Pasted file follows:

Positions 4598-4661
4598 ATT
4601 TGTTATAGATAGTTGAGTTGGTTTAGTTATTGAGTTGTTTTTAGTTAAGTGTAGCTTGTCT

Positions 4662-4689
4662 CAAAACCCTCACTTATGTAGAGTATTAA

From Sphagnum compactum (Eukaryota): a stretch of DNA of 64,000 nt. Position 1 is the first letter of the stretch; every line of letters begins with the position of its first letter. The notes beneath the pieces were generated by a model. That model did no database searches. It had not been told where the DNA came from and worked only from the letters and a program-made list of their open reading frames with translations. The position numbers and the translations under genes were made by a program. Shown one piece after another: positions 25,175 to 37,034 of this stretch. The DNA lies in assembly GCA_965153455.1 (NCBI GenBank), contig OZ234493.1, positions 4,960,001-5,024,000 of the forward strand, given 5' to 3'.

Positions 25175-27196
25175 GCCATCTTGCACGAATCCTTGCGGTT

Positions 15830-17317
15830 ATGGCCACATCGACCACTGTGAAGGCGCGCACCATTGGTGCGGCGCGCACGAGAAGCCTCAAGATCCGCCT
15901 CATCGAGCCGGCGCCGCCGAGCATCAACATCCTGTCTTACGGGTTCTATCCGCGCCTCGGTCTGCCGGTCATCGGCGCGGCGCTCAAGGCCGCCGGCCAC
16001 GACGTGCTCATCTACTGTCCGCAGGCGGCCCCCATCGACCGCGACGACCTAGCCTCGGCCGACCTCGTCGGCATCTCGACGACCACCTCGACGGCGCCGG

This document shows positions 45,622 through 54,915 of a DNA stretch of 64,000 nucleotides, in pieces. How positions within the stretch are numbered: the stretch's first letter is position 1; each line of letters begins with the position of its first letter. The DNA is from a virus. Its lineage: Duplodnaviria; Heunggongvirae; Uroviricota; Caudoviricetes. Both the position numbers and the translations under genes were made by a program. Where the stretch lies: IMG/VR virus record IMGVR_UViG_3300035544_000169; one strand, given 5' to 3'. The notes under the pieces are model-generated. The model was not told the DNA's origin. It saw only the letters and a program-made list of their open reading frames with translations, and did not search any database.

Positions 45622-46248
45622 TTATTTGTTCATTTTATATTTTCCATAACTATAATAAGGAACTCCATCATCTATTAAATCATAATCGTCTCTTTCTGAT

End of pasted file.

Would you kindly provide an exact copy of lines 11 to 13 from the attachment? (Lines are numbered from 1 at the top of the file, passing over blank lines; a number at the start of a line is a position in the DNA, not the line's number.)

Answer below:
15901 CATCGAGCCGGCGCCGCCGAGCATCAACATCCTGTCTTACGGGTTCTATCCGCGCCTCGGTCTGCCGGTCATCGGCGCGGCGCTCAAGGCCGCCGGCCAC
16001 GACGTGCTCATCTACTGTCCGCAGGCGGCCCCCATCGACCGCGACGACCTAGCCTCGGCCGACCTCGTCGGCATCTCGACGACCACCTCGACGGCGCCGG

This document shows positions 45,622 through 54,915 of a DNA stretch of 64,000 nucleotides, in pieces. How positions within the stretch are numbered: the stretch's first letter is position 1; each line of letters begins with the position of its first letter. The DNA is from a virus. Its lineage: Duplodnaviria; Heunggongvirae; Uroviricota; Caudoviricetes. Both the position numbers and the translations under genes were made by a program. Where the stretch lies: IMG/VR virus record IMGVR_UViG_3300035544_000169; one strand, given 5' to 3'. The notes under the pieces are model-generated. The model was not told the DNA's origin. It saw only the letters and a program-made list of their open reading frames with translations, and did not search any database.